The Supreme Court also found that the Crown was unable to prove beyond a reasonable doubt that the police’s delay in giving Taylor access to a phone was reasonable. Once at the hospital, 20 tominutes passed before staff took any blood. This was more than enough time for the police to ensure Taylor had access to a phone. At no time was Taylor under emergency care that would have rendered his consent impossible. In fact, one police officer conceded that he made a “mistake” and that he could have given Taylor access to a phone if he had remembered to do so. This indicates that no practical obstacle stood in the way of facilitating Taylor’s section 10(b) rights.[19] Madam Justice Abella maintained that someone who enters a hospital for medical treatment is not in a “Charter-free” zone: “Since most hospitals have phones, it is a question simply of whether the individual is in an emergency room. [It] is whether the Crown has demonstrated that…a private phone conversation is not reasonably feasible.”[20] Taylor could have used a phone at any time during the process. He simply was not given the opportunity.

The Grant Test: A Constitutional Safeguard

In some circumstances, the Court may choose to admit evidence despite a section 10(b) breach. In other words, even if the police have breached an individual’s right to counsel, the evidence that was acquired may be used by a court in determining guilt or innocence. Doing so involves determining whether to invoke Charter section 24(2), a provision that examines unconstitutionally obtained evidence and determines if excluding it could bring the administration of justice into disrepute. Also known as the Grant test, the section 24(2) analysis balances the “seriousness of the Charter-infringing state conduct, the impact of the breach on the Charter-protected interests of the accused…, and society's interest in the adjudication of the case on its merits.”[21] The Court agreed that the police’s conduct was serious and that it was a significant violation of Taylor’s right to counsel.

The Supreme Court noted that the public has an interest in seeing the court admit the blood samples as evidence because drunk driving is a severe crime against the state. However, the Court ruled that police placed Taylor’s medical interests in direct tension with his constitutional rights.[22] Taylor was in a legally vulnerable position when hospital staff took blood samples before he had the opportunity to consult with legal counsel. His health was not an emergency, and the police admitted that there were time and resources available to help Taylor realize his section 10(b) rights. They simply forgot to do so. The Supreme Court stressed that it could not accept this type of behaviour from police, therefore, it excluded the evidence:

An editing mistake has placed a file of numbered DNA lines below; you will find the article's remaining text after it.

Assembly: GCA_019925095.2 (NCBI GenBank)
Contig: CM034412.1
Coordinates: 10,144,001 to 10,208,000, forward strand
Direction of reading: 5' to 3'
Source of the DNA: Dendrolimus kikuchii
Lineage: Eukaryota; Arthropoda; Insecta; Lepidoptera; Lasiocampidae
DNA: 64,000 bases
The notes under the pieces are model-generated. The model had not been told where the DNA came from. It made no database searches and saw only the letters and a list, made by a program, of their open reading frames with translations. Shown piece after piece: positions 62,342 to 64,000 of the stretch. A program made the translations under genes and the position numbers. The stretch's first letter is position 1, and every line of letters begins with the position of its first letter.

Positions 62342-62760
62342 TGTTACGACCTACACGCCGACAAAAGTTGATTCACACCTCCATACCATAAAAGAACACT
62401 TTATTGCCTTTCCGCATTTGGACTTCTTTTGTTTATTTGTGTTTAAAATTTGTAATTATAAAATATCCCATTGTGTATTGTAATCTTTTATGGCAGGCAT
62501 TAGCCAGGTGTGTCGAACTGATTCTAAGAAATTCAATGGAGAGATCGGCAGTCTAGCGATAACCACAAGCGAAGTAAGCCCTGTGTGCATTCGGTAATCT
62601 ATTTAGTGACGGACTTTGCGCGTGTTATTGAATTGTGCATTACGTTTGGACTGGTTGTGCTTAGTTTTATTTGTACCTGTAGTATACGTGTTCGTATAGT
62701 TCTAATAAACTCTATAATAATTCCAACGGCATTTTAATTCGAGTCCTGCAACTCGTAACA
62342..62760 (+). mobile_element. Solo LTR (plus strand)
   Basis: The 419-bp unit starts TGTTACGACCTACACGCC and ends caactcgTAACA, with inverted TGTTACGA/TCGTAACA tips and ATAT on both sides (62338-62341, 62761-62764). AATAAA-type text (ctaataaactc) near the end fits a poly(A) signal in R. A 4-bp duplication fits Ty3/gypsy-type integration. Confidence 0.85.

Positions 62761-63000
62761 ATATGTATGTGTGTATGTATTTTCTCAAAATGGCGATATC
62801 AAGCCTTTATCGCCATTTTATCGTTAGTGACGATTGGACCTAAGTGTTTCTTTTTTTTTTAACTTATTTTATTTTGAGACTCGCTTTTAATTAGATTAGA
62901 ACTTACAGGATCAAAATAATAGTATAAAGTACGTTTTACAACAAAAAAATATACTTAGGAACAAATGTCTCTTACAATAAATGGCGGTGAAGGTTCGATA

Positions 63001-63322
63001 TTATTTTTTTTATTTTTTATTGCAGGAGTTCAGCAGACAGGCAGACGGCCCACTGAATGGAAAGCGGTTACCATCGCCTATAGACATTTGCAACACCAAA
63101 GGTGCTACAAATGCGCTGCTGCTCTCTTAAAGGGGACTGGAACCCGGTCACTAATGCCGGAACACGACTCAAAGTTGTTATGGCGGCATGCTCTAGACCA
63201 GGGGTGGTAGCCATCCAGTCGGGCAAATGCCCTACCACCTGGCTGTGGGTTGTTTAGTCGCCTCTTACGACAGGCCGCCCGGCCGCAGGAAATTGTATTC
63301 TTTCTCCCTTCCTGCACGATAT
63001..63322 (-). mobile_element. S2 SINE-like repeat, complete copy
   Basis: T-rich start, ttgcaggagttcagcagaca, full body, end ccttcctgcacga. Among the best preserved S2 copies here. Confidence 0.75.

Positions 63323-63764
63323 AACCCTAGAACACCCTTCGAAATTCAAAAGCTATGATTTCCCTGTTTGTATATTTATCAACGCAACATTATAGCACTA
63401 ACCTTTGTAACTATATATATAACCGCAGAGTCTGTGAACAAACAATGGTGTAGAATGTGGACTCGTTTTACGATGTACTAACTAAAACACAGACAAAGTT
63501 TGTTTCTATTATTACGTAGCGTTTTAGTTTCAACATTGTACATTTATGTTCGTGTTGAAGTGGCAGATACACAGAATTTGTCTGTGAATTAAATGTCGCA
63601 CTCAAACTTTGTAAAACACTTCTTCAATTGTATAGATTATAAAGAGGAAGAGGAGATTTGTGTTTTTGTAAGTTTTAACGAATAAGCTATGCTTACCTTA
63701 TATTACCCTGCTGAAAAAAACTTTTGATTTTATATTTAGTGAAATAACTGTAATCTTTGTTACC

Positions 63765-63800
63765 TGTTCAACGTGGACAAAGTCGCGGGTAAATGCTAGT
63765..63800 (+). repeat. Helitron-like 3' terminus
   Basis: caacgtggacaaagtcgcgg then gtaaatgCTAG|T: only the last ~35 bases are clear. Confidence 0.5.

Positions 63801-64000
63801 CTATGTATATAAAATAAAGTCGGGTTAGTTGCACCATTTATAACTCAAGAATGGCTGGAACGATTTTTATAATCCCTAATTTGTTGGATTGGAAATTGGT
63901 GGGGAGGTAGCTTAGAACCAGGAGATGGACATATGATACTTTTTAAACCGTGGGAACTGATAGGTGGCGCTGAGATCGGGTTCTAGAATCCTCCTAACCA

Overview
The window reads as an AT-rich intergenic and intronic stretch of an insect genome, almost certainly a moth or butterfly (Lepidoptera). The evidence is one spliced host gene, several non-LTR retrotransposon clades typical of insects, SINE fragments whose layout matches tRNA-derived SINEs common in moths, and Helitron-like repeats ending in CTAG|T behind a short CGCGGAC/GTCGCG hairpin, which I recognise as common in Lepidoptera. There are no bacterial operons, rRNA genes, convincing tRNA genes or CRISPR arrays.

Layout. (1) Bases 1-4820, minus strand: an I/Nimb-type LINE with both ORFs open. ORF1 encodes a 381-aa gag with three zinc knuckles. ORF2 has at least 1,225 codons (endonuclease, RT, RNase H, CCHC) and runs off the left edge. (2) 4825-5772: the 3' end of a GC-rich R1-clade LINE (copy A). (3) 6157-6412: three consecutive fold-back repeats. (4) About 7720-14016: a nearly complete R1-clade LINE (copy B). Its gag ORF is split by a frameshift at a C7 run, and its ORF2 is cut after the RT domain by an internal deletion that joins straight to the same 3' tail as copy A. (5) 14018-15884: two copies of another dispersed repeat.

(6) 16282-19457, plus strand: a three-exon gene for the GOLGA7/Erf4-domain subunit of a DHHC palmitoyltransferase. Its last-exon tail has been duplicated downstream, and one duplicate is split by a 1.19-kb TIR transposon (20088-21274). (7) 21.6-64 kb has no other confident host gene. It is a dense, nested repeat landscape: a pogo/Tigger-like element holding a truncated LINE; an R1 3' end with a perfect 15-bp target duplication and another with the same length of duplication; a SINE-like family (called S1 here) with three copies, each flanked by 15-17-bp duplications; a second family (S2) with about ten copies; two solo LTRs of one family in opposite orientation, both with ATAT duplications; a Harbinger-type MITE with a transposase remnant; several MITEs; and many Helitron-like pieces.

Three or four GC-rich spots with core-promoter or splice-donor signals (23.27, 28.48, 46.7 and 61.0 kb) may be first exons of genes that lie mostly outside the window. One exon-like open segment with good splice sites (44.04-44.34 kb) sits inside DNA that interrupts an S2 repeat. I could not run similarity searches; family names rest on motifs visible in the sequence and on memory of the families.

[In our] view, the seriousness of the Charter breach and the impact of the police conduct on Mr. Taylor’s interests are such that the admission of the evidence would so impair public confidence in the administration of justice as to warrant the exclusion of the evidence.[23]

Significance of the Ruling

R v Taylor illustrates that access to counsel is a fundamental principle of Canada’s justice system. Paying lip service to Charter rights is simply not adequate. Here, the Supreme Court maintained that the police could not assume that barriers to access existed. They were required to prove it. They also had an obligation to ensure that they assisted the accused in fulfilling his or her Charter section 10(b) rights, because it is often impossible for the accused to do so alone.

Yet the Charter has a built-in safeguard that allows evidence to be gathered and admitted despite a violation of an individual’s Charter rights if doing so is in the best interests of justice. In some cases, the Supreme Court must admit evidence in order to achieve a just result. This was not the case in Taylor. The Supreme Court believed that maintaining Canadians’ confidence in the justice system outweighed the benefit of admitting the evidence and convicting Taylor for impaired driving.

R v Taylor illustrates the importance of upholding Charter values in the criminal justice system and, in the words of Madam Justice Abella, hospitals are not “Charter-free zones.”[24] Indeed, the Charter applies everywhere and at all times for everyone, and the police must respect an accused’s right to counsel or risk undermining the public’s confidence in our justice system.

[1] R v Taylor, 2014 SCC 50 (CanLII) < https://www.canlii.org/en/ca/Supreme Court/doc/2014/2014Supreme Court50/2014Supreme Court50.html>.

[2] Supra note 1 at para 20.

[3] Ibid at para 33.

[4] Ibid para 3.

[5] Ibid at para 6 and 7.

[6] Ibid at para 12.

[7] Ibid at para 18.

[8] R v Taylor, 2011 ABQB 543 (CanLII). < https://www.canlii.org/en/ab/abqb/doc/2011/2011abqb543/2011abqb543.html>.

[9] Ibid at para 16.

[10] Ibid at para 20.

[11] R v Taylor, 2013 ABCA 342 (CanLII), <http://canlii.ca/t/g0zds>.

[12] Ibid at para 19.

[13] Taylor, supra note 1 at para 20.

[14] Ibid at para 39.

[15] Ibid at para 21.

[16] R v Bartle, [1994] 3 SCR 173 (CanLII). < http://www.canlii.org/en/ca/Supreme Court/doc/1994/1994canlii64/1994canlii64.html>.

[17] R v Suberu, [2009] 2 SCR 460 (CanLII).  https://www.canlii.org/en/ca/Supreme Court/doc/2009/2009Supreme Court33/2009Supreme Court33.html.

[18] Taylor, supra note 1 at para 20.

[19] Ibid at para 29.

[20] Ibid at para 34

[21] R v Grant, [2009] 2 SCR 353, at para 71 (CanLII). < https://www.canlii.org/en/ca/Supreme Court/doc/2009/2009Supreme Court32/2009Supreme Court32.html>.

[22] Taylor, supra note 1 at para 40.

[23] Ibid at para 42.

[24] Ibid at para 34.